After naming a number of horses, Winn continues:
"If I chose one and called him the greatest -- that would start a controversy. But what sort of Irishman would I be if I didn't start a controversy, now and then?" "I choose Exterminator, because when greatness in reckoned, the factors entering into it are speed, courage, stamina, intelligence, and perhaps, more importantly, durability."
Exterminator was elected to the Hall of Fame at the National Museum of Racing in 1957. His final record was 100 starts, 50 wins, 17 seconds and 17 thirds. Total earnings: $252,996.


Kentucky Derby (1 1/4 miles, 114 pounds)
Carrollton Handicap, Laurel (1 1/6 miles, 118 pounds)
Ellicott City Handicap, Laurel (1 1/8 miles, 113 pounds)
Pimlico Autumn Handicap (1 1/2 miles, 118 pounds)
Latonia Cup (2 1/4 miles, 121 pounds)

Ben Ali Handicap, Lexington (1 1/6 miles, 124 pounds)
Camden Handicap, Lexington (1 1/4 miles, 132 pounds)
Saratoga Cup (1 3/4 miles, 126 pounds)
Pimlico Cup (2 1/4 miles, 121 pounds)

Long Beach Handicap, Jamaica (1 1/8 miles, 119 pounds)
Brookdale Handicap, Aqueduct (1 1/8 miles, 129 pounds)
Windsor Handicap, Windsor (1 1/8 miles, 125 pounds)
Hendrie Handicap, Windsor (1 1/16 miles, 131 pounds)
Saratoga Cup (1 3/4 miles, 126 pounds)
Autumn Gold Cup, Belmont (2 miles, 128 pounds)
Toronto Autumn Cup, Woodbine (1 1/4 miles, 132 pounds)
Ontario Cup, Woodbine (2 1/4 miles, 134 pounds)
Pimlico Cup (2 1/4 miles, 126 pounds)

Long Beach Handicap, Jamaica (1 1/8 miles, 130 pounds)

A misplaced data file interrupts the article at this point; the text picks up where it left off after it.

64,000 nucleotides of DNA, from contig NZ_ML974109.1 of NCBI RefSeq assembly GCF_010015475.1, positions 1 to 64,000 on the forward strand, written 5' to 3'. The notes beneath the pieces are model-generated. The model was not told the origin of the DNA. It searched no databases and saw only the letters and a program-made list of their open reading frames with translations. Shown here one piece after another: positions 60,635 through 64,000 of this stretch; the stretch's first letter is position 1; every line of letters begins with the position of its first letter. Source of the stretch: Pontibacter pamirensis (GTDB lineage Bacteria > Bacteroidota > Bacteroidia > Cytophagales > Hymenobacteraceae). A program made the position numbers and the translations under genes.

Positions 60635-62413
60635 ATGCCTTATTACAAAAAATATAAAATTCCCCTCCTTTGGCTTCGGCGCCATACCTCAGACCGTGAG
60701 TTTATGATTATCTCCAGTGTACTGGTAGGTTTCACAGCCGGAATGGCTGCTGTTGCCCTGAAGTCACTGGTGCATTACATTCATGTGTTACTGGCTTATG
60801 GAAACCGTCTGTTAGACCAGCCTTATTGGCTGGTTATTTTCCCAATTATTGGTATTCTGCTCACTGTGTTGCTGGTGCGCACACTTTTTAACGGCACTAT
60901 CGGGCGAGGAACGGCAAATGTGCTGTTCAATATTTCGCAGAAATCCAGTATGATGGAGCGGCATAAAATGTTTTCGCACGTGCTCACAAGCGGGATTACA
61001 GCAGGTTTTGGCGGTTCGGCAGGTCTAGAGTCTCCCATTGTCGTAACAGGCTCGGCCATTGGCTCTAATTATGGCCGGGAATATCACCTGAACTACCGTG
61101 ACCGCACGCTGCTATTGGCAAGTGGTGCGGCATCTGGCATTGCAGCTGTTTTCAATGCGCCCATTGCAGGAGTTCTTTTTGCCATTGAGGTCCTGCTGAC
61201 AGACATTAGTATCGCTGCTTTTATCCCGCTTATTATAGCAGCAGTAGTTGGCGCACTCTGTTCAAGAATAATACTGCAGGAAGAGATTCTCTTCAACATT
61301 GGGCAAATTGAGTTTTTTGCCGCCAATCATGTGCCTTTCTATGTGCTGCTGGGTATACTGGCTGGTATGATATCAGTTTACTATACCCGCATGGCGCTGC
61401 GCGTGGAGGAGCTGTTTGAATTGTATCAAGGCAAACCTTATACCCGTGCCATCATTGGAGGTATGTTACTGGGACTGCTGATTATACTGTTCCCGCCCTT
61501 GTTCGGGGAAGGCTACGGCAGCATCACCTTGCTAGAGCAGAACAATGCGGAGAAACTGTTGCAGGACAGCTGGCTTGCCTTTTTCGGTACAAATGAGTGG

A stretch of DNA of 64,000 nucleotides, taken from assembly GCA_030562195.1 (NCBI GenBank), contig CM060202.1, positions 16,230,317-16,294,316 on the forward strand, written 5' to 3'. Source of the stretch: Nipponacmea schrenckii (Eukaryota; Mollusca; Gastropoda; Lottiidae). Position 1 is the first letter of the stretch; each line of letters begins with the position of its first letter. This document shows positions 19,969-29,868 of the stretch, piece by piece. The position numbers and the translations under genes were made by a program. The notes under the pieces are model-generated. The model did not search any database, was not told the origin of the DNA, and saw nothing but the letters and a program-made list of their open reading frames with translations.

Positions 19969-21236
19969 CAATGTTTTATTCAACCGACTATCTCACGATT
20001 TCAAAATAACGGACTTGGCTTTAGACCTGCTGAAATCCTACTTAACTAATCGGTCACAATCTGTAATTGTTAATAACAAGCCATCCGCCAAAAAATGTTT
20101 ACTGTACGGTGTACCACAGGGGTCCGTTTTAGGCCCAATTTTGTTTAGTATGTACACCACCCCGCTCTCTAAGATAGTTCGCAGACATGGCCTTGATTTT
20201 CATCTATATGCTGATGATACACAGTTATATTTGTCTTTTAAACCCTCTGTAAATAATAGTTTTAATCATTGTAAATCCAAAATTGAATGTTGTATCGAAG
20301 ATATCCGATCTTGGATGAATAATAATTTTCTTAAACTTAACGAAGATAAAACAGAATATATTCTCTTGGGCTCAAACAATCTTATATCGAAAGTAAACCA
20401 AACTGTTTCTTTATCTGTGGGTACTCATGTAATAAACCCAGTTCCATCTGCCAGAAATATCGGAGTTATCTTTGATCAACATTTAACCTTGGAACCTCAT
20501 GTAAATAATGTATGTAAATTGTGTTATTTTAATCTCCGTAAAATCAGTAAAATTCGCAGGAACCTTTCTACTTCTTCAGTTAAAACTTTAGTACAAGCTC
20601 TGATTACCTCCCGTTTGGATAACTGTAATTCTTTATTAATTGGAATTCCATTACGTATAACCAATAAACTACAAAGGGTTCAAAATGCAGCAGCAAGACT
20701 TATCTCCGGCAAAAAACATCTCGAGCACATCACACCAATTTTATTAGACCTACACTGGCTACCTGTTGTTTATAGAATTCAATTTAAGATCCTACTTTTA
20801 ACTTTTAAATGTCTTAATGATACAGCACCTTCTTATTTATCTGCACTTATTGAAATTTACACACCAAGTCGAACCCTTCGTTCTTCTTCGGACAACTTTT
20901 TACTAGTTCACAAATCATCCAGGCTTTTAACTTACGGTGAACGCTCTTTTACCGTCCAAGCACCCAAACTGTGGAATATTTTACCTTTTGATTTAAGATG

Independence Handicap, Latonia (1 1/2 miles, 130 pounds)
Merchants/Citizens Handicap, Saratoga (1 3/16 miles, 130 pounds)
Saratoga Cup (1 3/4 miles, 126 pounds)
Autumn Gold Cup, Belmont (2 miles, 130 pounds)
Toronto Autumn Cup, Woodbine (1 1/4 miles, 137 pounds)
Pimlico Cup (2 1/4 miles, 126 pounds)

Harford Handicap, Havre de Grace (6 furlongs, 132 pounds)
Pimlico Handicap (1 1/16 miles, 133 pounds)
Clark Handicap, Churchill Downs (1 1/4 miles, 133 pounds)
Kentucky Handicap, Churchill Downs (1 1/4 miles, 138 pounds)
Brooklyn Handicap, Aqueduct (1 1/8 miles, 135 pounds)
Saratoga Cup (1 3/4 miles, 126 pounds)
Toronto Autumn Cup (1 1/4 miles, 132 pounds)
Laurel Stakes (1 mile, 132 pounds)

Philadelphia Handicap, Havre de Grace (1 1/6 miles, 132 pounds)

(Note: Of Exterminator's 16 "non-stakes" wins, a number of these were in handicap races with names -- such as the Hotel Como Handicap at Oaklawn Park and the Galt House Handicap at Churchill Downs. However, these were overnight stakes and handicaps, and were thus not included among the horse's stakes wins. The 34 stakes above were those events listed by each track on their stakes calendars and requiring advance nominations.)

© 1998, Ron Hale

There is a somewhat fictionalized account of Exterminator's life in the book Kentucky Derby Winner by Mildred Mastin Pace.